While it is not sufficient simply to understand or contextualize such experiences, it is important to remember that the countries and communities that host the CLS Program each bear particular social and cultural histories that affect their unique and complex dynamics around race, class, gender, and other identities. The study of language and culture necessarily involves thoughtful observation of such dynamics; although there are many things we may wish to change in the United States or abroad, avoidance does not serve as a solution. To the extent that it is possible, our goal is to engage in such discourses critically and without pre-judgement, but also safely and without self-erasure.
Sexuality, Sexual Orientation, and Gender Identity
You will find that societal attitudes and perceptions about sexuality, sexual orientation, and gender identity overseas may differ from attitudes and perceptions in the United States. Laws and legal decisions differ as well. Religious beliefs and observances may also impact these attitudes and laws.
We encourage you to be discreet regarding your sexuality, at least in your first meetings with members of your host community, until you have had a chance to get to know the person. You should also be extremely sensitive about the identities of any friends you make from the host community or those within your cohort who identify as LGBTQ, as they may be relying on your confidentiality.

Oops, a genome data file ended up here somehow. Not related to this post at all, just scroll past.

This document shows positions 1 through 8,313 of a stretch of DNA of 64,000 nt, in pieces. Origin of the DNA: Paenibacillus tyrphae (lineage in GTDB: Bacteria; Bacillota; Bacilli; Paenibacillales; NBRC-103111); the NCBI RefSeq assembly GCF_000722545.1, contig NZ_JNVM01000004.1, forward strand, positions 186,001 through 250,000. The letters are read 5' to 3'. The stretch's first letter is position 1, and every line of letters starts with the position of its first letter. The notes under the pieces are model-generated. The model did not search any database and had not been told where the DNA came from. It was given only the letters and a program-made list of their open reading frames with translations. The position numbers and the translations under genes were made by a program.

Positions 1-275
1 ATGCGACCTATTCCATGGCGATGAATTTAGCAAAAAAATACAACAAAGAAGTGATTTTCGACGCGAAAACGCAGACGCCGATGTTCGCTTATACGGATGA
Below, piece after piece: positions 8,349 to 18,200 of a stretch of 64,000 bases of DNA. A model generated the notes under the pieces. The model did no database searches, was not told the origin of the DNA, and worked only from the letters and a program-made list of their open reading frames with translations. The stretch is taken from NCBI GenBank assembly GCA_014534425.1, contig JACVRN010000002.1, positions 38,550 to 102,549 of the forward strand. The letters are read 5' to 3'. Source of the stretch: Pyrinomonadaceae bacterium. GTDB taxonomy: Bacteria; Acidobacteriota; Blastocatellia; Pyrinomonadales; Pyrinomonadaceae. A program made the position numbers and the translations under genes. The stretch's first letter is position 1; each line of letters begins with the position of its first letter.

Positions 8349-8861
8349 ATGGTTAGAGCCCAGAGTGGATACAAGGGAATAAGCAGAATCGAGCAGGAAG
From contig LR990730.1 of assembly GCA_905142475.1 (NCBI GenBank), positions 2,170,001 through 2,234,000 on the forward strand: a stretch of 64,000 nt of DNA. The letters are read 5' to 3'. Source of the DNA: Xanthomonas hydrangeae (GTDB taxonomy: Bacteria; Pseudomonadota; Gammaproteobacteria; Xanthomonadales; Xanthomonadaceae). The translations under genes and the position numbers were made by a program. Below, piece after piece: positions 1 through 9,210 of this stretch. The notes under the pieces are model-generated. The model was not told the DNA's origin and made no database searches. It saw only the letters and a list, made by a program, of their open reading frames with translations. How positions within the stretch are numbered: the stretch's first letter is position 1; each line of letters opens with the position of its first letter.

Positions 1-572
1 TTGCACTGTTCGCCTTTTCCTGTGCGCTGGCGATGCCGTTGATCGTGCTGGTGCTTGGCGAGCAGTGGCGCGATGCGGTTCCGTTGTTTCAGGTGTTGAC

Local norms and expectations of dating, marriage, spouses, etc. can emerge during conversations with your host family or language partner. If you feel uncomfortable with these questions you can decline to answer, or you can redirect the conversation with a general answer. If you have any concerns before, during, or after the CLS Program, please contact CLS Program staff. Alumni in the Alumni Resource Directory have volunteered to share their experiences and perspectives as well.
Heritage students can experience identity challenges or feel misrepresented in their CLS site because they may be visually identified as being a member of the host community. For many heritage students, the level of comfort they have with the local culture, languages, and traditions is extremely nuanced and based upon their upbringing. Heritage students frequently deal with the expectation that they know much more about their CLS country/location and language than they actually do; they may also find that their background differs from expectations that individuals in the host community or members of their CLS cohort may have of them. It can surprise or frustrate others when a heritage student’s background and experiences do not conform to their expectations of diaspora communities. This, in turn, can feel unsettling or frustrating for the student.